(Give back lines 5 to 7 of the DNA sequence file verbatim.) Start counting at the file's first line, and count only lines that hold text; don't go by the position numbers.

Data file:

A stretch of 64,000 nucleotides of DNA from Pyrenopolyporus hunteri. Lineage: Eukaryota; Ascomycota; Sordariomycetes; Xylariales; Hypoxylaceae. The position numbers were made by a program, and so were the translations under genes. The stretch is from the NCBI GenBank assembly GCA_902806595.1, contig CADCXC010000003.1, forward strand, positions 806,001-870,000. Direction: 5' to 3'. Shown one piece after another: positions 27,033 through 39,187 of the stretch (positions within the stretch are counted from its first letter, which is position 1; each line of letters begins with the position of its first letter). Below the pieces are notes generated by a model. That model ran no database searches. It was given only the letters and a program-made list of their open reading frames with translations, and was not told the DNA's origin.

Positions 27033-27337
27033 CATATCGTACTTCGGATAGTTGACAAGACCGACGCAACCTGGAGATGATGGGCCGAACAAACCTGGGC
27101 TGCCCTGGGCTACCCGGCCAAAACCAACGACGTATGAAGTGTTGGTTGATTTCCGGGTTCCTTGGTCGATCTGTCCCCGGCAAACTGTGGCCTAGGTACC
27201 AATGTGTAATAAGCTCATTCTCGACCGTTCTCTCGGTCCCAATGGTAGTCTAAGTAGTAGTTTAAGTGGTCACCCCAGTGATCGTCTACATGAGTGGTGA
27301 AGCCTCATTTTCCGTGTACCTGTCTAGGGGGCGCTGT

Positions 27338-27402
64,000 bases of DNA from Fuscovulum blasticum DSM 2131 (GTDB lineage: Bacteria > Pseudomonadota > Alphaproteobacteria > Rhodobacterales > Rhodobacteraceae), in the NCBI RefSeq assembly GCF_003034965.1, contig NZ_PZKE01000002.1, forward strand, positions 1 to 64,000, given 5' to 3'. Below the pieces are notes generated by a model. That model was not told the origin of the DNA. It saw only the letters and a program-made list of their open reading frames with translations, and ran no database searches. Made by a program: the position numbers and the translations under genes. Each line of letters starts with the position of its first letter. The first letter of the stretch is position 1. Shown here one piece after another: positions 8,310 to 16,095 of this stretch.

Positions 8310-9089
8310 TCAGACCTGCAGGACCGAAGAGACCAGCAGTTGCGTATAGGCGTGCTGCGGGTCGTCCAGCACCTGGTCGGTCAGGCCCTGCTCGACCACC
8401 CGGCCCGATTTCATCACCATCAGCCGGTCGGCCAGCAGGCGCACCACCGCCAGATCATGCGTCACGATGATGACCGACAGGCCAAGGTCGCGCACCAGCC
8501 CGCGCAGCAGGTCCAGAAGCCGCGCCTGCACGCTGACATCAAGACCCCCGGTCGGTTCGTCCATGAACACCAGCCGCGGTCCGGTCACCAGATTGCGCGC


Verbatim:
27201 AATGTGTAATAAGCTCATTCTCGACCGTTCTCTCGGTCCCAATGGTAGTCTAAGTAGTAGTTTAAGTGGTCACCCCAGTGATCGTCTACATGAGTGGTGA
27301 AGCCTCATTTTCCGTGTACCTGTCTAGGGGGCGCTGT

Positions 27338-27402